David was rich in both this world’s substance and honor, but it is not the temporal wealth he possessed nor the honor he enjoyed that should attract us to him. Rather what should attract us, what we should seek to emulate, is the purity of his love for the Lord. The Lord Himself confirmed David’s love for Him when He described him as “a man after mine own heart, which shall fulfill all my will” (1Samuel 13:14; Acts 13:22). How wonderful it would be if the Lord could say this of each of us.
This world is not our world. We are pilgrims here for a time, ambassadors given the task of honorably representing the interests, work, and will of our Father who is in heaven. Consequently, our, that is to say, the Christian’s inheritance is not to be found (or sought) in this earth, or even in the future “new earth” (Revelation 21:1). The Christian’s inheritance is in Christ, spiritual things, in heaven (Ephesians 1:3), at the right hand of God. Consequently, we are exhorted
“If ye then be risen with Christ, seek those things which are above, where Christ sitteth on the right hand of God. Set your affection on things above, not on things on the earth.” Colossians 3:1, 2
The apostle John brings both our high calling and holy responsibility together for us in one of the most blessed and provocative passages in the Bible:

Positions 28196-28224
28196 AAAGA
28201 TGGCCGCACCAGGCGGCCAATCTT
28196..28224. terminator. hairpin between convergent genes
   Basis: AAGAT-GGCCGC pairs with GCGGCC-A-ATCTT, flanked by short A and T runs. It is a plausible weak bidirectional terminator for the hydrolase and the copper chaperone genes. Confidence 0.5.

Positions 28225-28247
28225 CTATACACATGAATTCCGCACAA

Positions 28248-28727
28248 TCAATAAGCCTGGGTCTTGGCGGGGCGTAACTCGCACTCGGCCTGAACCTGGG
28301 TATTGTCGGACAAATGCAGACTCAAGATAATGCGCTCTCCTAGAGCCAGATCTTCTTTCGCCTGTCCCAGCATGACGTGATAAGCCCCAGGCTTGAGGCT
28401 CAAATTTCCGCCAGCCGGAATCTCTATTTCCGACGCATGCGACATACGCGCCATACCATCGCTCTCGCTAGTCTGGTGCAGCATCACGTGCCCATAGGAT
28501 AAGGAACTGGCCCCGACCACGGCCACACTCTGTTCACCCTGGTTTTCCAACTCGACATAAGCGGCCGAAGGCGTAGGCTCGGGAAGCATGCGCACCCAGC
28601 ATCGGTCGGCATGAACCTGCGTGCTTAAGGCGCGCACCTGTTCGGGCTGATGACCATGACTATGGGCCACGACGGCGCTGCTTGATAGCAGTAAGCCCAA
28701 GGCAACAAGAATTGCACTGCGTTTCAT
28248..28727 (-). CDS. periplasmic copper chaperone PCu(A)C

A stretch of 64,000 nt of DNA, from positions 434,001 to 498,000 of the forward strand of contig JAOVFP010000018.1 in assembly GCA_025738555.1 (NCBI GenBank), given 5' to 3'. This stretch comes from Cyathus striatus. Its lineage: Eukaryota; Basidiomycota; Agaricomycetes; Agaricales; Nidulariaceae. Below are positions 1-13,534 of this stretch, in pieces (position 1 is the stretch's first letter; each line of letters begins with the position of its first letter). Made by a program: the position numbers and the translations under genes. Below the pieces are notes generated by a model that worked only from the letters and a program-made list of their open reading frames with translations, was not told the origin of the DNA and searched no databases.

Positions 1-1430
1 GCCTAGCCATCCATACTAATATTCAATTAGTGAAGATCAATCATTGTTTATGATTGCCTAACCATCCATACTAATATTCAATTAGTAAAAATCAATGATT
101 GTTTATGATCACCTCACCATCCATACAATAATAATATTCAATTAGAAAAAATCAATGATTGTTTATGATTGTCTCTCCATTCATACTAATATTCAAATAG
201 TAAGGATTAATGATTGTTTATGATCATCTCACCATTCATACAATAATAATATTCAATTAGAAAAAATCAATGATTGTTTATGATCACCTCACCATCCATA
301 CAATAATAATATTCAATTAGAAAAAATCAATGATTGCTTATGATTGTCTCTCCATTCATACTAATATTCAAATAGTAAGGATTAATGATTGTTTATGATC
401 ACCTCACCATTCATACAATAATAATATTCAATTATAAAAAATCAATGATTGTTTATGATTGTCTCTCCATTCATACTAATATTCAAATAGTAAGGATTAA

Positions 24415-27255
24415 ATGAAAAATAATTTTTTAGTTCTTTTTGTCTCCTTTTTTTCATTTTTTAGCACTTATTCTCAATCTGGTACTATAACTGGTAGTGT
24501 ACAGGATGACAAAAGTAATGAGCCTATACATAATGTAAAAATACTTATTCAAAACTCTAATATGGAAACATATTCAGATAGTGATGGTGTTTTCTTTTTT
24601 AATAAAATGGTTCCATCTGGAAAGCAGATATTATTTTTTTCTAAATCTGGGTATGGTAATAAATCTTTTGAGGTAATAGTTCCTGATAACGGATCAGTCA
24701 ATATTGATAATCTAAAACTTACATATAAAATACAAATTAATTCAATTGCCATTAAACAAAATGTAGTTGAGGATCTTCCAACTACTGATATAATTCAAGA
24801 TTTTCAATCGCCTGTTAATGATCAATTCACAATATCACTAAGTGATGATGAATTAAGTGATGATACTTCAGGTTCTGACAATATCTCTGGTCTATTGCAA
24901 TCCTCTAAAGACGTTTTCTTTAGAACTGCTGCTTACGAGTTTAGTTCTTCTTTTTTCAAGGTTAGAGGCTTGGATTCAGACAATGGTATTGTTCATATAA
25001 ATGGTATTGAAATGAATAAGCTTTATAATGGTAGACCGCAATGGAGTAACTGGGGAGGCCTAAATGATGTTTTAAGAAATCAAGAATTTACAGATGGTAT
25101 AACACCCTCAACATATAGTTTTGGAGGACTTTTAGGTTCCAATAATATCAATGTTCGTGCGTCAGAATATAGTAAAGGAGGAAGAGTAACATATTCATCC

“Behold, what manner of love the Father hath bestowed upon us, that we should be called the sons of God: therefore the world knoweth us not, because it knew him not. Beloved, now are we the sons of God, and it doth not yet appear what we shall be: but we know that, when he shall appear, we shall be like him; for we shall see him as he is. And every man that hath this hope in him purifieth himself, even as he is pure.” 1 John 3:1-3
As John implied in his earlier exhortation, the things of this earth, no matter how wonderful they may seem, corrupt. They corrupt in that they decay and dissolve themselves over time, and they corrupt in that they pervert the minds and hearts of those who put their trust in them.
Believers, we are not called to accumulate this world's goods, but to distribute them. We are not called to become entangled with the cares of this life, but to walk in all sincerity and honesty the eternal life Christ has given us. The Christian, the truly born again Believer, is not to become entangled with the affairs of this life, but to have his eyes ever on his Lord and his heavenly hope. We are not to love this world or its “things,” but our precious Lord and Savior, Jesus Christ. He has promised to provide all of the “things” we need according to His perfect wisdom (Matthew 6:33). Because He is “Faithful and True” (Revelation 19:11) and loves infinitely, He will not… no, I will put it as strongly as does the Word… He cannot fail us. Let us not fail Him.
“For the love of Christ constraineth us; because we thus judge, that if one died for all, then were all dead: And that he died for all, that they which live should not henceforth live unto themselves, but unto him which died for them, and rose again.” 2 Corinthians 5:14, 15